After a stroke, you may have vision changes or vision loss. Your vision may be affected because the stroke has injured part of your brain or affected the nerves and muscles around your eye itself. Consider having your vision checked after a stroke, even if you don’t have symptoms.

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Issues with vision are common after a stroke. In fact, around 65% of stroke survivors report changes to their vision or vision loss. Some people may regain their vision over time. Others may deal with long-term changes or need vision therapy or other treatments to help.

Here’s what you need to know about vision change after stroke, how it’s diagnosed, and how it’s treated.

Exactly how a stroke affects someone’s vision and eyes depends on the person and the areas of their brain that are affected.

The most common types of vision loss include:

  • Homonymous hemianopia: Vision loss that occurs in either the right or left half of the visual field — the total area where you can see — in each eye.
  • Homonymous quadrantanopia: Vision loss that occurs in either the upper or lower quarters of your visual field.
  • Scotoma: An obstruction (blind spot) anywhere in your visual field.

Other vision issues may include:

  • Spatial inattention: Also referred to as “neglect,” spatial inattention happens when your brain doesn’t process visual information on the side affected by the stroke. If the stroke impacted the right side of your brain, this means the neglect would be on the left side of your vision (and vice versa).
  • Eye movement disorders: Nerves and muscles around your eyes may be impacted after a stroke as well. This may lead to impaired function of your eyes.
  • Dry eyes and light sensitivity: When people develop issues with blinking or closing their eyes, their eyes may become dry. Dry eyes can become irritated, burn, or create blurry vision. Others may become sensitive to bright light or disoriented in low light.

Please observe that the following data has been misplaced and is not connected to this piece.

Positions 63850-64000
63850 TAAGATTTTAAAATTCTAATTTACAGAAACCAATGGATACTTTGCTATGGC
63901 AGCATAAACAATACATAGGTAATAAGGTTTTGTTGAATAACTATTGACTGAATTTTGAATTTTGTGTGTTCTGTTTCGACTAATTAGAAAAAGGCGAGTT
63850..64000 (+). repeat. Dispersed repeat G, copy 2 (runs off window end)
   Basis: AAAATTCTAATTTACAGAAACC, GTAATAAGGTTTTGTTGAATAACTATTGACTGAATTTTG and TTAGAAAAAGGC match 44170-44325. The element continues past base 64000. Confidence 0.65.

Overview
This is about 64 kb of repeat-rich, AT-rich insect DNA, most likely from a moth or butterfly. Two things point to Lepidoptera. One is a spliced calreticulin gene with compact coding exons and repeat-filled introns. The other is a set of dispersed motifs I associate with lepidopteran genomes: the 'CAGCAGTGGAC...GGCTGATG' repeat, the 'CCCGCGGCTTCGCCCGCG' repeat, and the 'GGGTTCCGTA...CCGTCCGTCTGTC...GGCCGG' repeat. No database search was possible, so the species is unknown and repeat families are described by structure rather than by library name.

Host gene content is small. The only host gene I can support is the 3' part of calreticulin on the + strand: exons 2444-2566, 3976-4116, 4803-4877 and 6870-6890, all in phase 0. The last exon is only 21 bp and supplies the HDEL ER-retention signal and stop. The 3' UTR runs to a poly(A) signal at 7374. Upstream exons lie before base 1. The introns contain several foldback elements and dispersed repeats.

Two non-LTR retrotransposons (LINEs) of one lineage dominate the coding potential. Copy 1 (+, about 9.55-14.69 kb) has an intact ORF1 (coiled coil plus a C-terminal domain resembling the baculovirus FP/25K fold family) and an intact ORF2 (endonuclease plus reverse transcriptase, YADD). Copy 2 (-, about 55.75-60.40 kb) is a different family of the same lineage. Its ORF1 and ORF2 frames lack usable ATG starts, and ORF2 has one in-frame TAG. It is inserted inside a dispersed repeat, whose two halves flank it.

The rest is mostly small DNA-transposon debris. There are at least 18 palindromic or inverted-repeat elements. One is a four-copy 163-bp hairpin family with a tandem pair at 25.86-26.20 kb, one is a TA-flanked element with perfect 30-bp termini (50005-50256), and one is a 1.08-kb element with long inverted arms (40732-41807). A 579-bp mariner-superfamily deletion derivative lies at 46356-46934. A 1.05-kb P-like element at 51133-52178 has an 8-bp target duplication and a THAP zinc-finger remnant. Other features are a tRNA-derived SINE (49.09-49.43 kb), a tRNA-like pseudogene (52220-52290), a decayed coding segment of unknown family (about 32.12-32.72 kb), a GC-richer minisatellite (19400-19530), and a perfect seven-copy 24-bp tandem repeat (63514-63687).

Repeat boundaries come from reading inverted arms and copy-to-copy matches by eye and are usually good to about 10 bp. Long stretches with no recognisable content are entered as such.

Stroke affects the brain in different ways for different people. If the stroke affects the occipital lobe or the brainstem, a person is more likely to experience vision problems.

Occipital lobe

The occipital lobe is the area of your brain where visual processing takes place. This means that the occipital lobe takes in the information from your eyes and makes sense of it. While all lobes of your brain can receive visual information, the occipital lobe is considered the “vision center” and is located in the back of your brain.


The brainstem is the area of your brain that controls eye movement, balance, stability, and the ability to make sense of the objects in the world around you.

A doctor or healthcare professional may refer you to different specialists to help with poststroke vision issues. You may have vision issues from your eyes, brain, or both.

The type of doctor (or doctors) you see will depend on the root cause of your problem.

  • Ophthalmologists and optometrists: Ophthalmologists and optometrists are doctors who treat disorders of your eyes.